THE 100 Under 50 university rankings: results

New league table aims to identify the rising stars of the global academy. John Morgan reports

May 31, 2012

The Republic of Korea’s Pohang University of Science and Technology has topped the first Times Higher Education ranking of the 100 best universities under the age of 50, leading a strong showing for East Asian universities.

The THE 100 Under 50 aims to show which nations are challenging the US and the UK as higher education powerhouses - and offers insights into which institutions may be future world leaders.

The list uses the same 13 performance indicators as the THE World University Rankings, but with a reduced weighting for subjective indicators of academic reputation.

East Asian nations contribute six institutions to the top 20, with Pohang (known as Postech) at number one, followed by the Hong Kong University of Science and Technology (HKUST) (third), the Korea Advanced Institute of Science and Technology (fifth), the Chinese University of Hong Kong (12th), Singapore’s Nanyang Technological University (16th) and the City University of Hong Kong (18th).

Postech, founded just 26 years ago, has benefited from investment by Posco, one of the world’s largest steel companies - plus support from the Republic of Korea’s government during a time when the nation was completing its rapid transformation into an advanced industrial and technological economy.

The UK takes five places in the top 20: the University of York (eighth), Lancaster University (ninth), the University of East Anglia (10th), the University of Warwick (13th) and the University of Essex (20th).

The UK has more institutions in the 100 Under 50 than any other nation, with 20 representatives.

Academic ‘diasporas’

Writing in THE’s supplement to accompany the rankings, Jamil Salmi, former tertiary education coordinator at the World Bank, notes that the creation of new universities with global ambitions is an important trend in higher education, citing notable ventures in emerging economies such as Kazakhstan and Saudi Arabia.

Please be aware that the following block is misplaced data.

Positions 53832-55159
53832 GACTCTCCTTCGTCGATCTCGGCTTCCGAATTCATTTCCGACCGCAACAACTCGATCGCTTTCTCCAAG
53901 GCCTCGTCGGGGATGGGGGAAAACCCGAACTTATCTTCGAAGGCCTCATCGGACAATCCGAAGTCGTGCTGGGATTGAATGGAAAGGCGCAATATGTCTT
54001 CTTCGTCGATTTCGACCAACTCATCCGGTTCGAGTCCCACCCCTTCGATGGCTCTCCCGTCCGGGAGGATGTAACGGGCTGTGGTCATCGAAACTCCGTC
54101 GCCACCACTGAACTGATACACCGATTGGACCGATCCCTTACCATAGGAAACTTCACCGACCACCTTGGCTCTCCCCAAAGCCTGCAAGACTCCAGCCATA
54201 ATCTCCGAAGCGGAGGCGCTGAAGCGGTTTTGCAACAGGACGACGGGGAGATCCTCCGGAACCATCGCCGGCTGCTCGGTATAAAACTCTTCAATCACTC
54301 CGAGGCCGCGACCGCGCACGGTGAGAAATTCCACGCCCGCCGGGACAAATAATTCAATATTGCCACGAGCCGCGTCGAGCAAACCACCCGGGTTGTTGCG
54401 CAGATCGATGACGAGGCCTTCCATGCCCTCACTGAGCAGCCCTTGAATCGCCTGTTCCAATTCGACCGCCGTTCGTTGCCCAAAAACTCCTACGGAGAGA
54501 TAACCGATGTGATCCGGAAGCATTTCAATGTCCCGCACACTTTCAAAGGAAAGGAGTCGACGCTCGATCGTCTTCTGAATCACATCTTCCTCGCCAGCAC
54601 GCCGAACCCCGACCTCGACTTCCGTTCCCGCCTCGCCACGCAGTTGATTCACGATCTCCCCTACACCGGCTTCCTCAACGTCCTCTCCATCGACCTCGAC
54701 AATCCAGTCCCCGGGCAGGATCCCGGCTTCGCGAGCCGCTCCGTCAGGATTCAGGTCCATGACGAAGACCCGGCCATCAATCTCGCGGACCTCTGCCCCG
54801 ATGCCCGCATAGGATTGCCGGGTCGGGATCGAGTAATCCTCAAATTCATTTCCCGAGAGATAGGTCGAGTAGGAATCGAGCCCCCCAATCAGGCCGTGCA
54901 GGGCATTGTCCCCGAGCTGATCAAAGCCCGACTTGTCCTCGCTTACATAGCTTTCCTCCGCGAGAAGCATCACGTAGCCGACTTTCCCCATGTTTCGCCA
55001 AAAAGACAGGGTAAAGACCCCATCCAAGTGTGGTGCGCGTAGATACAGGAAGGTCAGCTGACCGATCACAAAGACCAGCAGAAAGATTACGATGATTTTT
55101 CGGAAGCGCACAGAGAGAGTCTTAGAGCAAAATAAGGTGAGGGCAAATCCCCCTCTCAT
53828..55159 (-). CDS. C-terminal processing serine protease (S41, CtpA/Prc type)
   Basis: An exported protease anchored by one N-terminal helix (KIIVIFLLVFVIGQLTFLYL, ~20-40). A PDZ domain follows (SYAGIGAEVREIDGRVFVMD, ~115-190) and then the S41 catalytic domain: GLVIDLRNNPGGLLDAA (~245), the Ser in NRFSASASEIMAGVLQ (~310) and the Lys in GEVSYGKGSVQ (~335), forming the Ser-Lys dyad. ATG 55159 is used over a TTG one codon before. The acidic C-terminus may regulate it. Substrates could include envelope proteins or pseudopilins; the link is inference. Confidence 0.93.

He argues that it “may be easier to reach world-class status by establishing a new institution than by attempting to upgrade an existing one”.

Dr Salmi identifies the use of academic “diasporas” as key to the success of some newer East Asian institutions.

“As Postech and HKUST have shown, convincing large numbers of overseas scholars to return to their country of origin is an effective way of building up the academic strength of an institution rapidly,” he says.

Additional factors he identifies as keys to success in the ranking include the use of English as the main working language - a key factor in attracting leading foreign academics - and concentration on niche areas such as the sciences and engineering, enabling the rapid achievement of critical mass in research.

In terms of the UK’s leading young institutions, Laurie Taylor, emeritus professor of sociology at York, writes in the supplement that his university created a sense that it was “trying to do things differently” through its self-contained campus, college structure and emphasis on interdisciplinary collaboration.

“Perhaps that most determined the huge loyalty of its staff and students,” he writes.

john.morgan@tsleducation.com

100 Under 50: Top 10

1. Pohang University of Science and Technology

2. École Polytechnique Fédérale de Lausanne

3. Hong Kong University of Science and Technology

4. University of California, Irvine

5. Korea Advanced Institute of Science and Technology

6. Université Pierre et Marie Curie

7. University of California, Santa Cruz

8. University of York

9. Lancaster University

10. University of East Anglia

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